By Peter J. Schubbe, DC
Snow shoveling is one of the more common causes of back injuries during the winter months. However, this type of injury is preventable if you know the best ways to remove snow without straining the back.
The following snow removal tips can help you to avoid low back injuries and pain during the snowy winter season.
Pick the Right Snow Shovel
An ergonomic snow shovel can help take some of the effort out of snow removal chores.
•A shovel with a curved handle or an adjustable handle length will minimize painful bending, requiring you to bend your knees only slightly and arch your back very slightly while keeping the shovel blade on the ground.
•A small, lightweight, plastic blade helps reduce the amount of weight that you are moving.
Warm Up Thoroughly
Cold, tight muscles are more prone to injury than warmed up, flexible muscles. Do your back a favor by warming up for five to ten minutes before shoveling or any strenuous activity.
•Get your blood moving with a brisk walk, marching in place, or another full-body activity.
•Then, stretch your low back and hamstrings (the large muscles in the back of the thigh) with some gentle stretching exercises.
See Specific Hamstring Stretches for Back Pain Relief
•Limber up your arms and shoulders with a body hug that you hold for 30 – 60 seconds.
Use Ergonomic Lifting Techniques
Whenever possible, push the snow to one side rather than lifting it. When lifting the snow shovel is necessary, make sure to use ergonomic lifting techniques:
•Always face towards the object you intend to lift – have your shoulders and hips both squarely facing it.
•Bend at the hips, not the low back, and push the chest out, pointing forward. Then, bend your knees and lift with your leg muscles, keeping your back straight.
•Keep your loads light and do not lift an object that is too heavy for you.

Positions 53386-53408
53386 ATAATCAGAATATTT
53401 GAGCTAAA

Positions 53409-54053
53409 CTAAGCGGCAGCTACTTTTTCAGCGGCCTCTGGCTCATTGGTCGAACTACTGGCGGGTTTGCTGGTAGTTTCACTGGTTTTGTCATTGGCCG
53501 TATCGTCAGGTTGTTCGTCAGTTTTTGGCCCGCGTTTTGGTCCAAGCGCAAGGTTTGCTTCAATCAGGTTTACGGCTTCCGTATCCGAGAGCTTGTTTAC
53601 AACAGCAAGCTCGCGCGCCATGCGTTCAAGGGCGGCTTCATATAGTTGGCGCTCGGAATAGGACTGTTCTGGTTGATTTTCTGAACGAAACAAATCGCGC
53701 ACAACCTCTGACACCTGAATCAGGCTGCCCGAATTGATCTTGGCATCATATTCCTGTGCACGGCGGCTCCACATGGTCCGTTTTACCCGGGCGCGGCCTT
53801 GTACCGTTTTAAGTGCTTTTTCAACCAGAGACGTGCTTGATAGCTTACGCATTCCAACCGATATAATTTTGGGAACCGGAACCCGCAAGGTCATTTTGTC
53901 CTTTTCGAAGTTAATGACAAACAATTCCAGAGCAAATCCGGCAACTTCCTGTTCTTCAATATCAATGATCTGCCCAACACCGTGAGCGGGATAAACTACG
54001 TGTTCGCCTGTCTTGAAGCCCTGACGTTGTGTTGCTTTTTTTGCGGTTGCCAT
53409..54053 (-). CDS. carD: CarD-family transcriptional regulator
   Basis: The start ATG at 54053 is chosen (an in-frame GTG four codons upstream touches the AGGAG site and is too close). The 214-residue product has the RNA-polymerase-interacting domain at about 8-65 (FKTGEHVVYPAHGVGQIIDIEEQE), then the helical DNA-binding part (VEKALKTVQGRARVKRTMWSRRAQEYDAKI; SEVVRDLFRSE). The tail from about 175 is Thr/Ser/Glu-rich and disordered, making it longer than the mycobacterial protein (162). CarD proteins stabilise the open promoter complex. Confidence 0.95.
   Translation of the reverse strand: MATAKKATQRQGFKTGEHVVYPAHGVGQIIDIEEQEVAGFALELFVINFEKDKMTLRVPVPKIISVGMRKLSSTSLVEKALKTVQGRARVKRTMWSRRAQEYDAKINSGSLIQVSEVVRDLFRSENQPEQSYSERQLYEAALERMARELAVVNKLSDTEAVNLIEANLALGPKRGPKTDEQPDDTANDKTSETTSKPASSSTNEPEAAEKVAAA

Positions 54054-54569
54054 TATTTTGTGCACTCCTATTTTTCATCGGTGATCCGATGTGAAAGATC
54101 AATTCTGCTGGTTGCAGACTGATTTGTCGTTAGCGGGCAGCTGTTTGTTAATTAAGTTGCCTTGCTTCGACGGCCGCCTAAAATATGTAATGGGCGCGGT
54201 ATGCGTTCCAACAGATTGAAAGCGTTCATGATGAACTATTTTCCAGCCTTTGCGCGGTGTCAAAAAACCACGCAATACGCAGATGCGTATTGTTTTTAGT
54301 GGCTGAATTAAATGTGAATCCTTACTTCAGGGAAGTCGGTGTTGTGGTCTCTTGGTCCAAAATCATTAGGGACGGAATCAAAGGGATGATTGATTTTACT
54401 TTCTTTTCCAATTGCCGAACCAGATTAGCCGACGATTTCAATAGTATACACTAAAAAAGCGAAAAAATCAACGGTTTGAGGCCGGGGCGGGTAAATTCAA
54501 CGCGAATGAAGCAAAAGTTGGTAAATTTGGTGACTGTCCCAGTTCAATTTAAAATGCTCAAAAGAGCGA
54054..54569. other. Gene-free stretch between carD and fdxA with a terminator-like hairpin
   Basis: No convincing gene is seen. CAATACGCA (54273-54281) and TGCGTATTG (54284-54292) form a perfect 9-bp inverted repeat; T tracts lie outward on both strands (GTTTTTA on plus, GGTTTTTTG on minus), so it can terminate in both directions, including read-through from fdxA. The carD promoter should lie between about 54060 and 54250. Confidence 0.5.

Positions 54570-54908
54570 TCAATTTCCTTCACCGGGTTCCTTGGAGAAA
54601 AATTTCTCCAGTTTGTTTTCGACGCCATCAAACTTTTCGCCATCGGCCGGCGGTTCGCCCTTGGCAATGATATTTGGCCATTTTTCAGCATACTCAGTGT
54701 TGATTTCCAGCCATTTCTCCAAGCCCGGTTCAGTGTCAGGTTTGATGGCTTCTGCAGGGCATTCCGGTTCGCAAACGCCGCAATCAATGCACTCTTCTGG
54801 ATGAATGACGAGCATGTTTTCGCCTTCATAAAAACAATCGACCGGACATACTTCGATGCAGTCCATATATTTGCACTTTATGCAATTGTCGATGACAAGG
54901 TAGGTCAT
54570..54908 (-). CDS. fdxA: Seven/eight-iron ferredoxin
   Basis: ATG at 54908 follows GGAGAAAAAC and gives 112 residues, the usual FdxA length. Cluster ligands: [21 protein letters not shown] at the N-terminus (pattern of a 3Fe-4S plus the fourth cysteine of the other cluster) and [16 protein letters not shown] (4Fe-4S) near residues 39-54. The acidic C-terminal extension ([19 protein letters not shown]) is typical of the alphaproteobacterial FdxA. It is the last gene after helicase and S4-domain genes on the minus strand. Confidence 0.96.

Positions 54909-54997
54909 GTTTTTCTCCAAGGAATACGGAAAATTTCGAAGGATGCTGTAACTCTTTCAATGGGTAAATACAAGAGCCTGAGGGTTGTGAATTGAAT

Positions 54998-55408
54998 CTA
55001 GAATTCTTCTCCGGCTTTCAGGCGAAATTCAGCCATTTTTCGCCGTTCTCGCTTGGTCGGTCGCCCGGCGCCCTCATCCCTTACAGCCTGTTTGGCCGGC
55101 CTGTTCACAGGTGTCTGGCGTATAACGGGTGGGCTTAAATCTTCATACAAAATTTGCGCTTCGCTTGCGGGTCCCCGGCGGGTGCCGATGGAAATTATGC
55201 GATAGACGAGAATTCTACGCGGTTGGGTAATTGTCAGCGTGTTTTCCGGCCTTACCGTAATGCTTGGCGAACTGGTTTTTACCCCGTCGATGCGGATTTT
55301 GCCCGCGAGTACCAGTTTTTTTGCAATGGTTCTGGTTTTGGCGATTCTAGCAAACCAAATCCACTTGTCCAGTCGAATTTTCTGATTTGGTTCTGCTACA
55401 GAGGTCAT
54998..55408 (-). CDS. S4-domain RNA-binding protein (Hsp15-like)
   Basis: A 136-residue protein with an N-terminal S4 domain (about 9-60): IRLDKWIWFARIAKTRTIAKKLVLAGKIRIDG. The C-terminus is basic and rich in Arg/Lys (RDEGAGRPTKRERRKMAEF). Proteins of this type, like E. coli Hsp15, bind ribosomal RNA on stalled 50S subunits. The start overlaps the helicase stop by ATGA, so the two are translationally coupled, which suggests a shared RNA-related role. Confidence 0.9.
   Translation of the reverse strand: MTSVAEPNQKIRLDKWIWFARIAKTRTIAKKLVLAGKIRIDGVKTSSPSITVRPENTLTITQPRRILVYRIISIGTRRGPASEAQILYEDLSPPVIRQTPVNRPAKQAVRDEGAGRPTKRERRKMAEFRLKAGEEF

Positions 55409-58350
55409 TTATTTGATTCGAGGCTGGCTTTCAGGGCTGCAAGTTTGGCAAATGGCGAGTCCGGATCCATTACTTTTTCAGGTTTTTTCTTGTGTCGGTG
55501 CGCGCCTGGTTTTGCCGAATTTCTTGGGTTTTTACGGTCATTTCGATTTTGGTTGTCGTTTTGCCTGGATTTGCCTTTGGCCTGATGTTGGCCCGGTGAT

•If you must lift a shovel full, grip the shovel with one hand as close to the blade as comfortably possible and the other hand on the handle (handle and arm length will vary the technique).
•Avoid twisting the back to move the snow to its new location – always pivot your whole body to face the new direction.
•Keep the heaviest part of the object close to your body at your center of gravity – do not extend your arms to throw the snow.
•Walk to the new location to deposit the item rather than reaching or tossing.
When gripping the shovel, keep your hands about 12 inches apart to provide greater stability and minimize the chances of injuring your low back.
Shoveling small amounts of snow frequently is less strenuous than shoveling a large pile at once.
•If possible, removing snow over a period of days will lessen the strain on the back and arms.
•In deep snow, remove a few inches off the top at a time, rather than attempting to shovel the full depth at once.
•When shoveling, take a break for a minute or two every 10-15 minutes or if you feel overworked at any point. Use this opportunity to stretch your arms, shoulders, and back to keep them warm and flexible.
Keep Your Feet on the Ground
Slippery conditions while shoveling can lead to slipping and/or falls and strains that can injure your back.
•Shoes or boots with good treads will help to minimize injuries from slipping.
•Spreading sand, rock salt, or kitty litter on your sidewalk or driveway will increase traction and reduce the likelihood of slipping on the ice.
If Possible, Stop Shoveling – Use a Snow Blower Instead
When used correctly, a snow blower can put less stress on your low back than shoveling. Avoid stressing your back by using the power of your legs to push the snow blower while keeping your back straight and knees bent.
Keeping these guidelines in mind during the winter season will lessen the chances of developing new back problems or worsening your low back pain while shoveling, and hopefully make your winter a healthier and more enjoyable experience.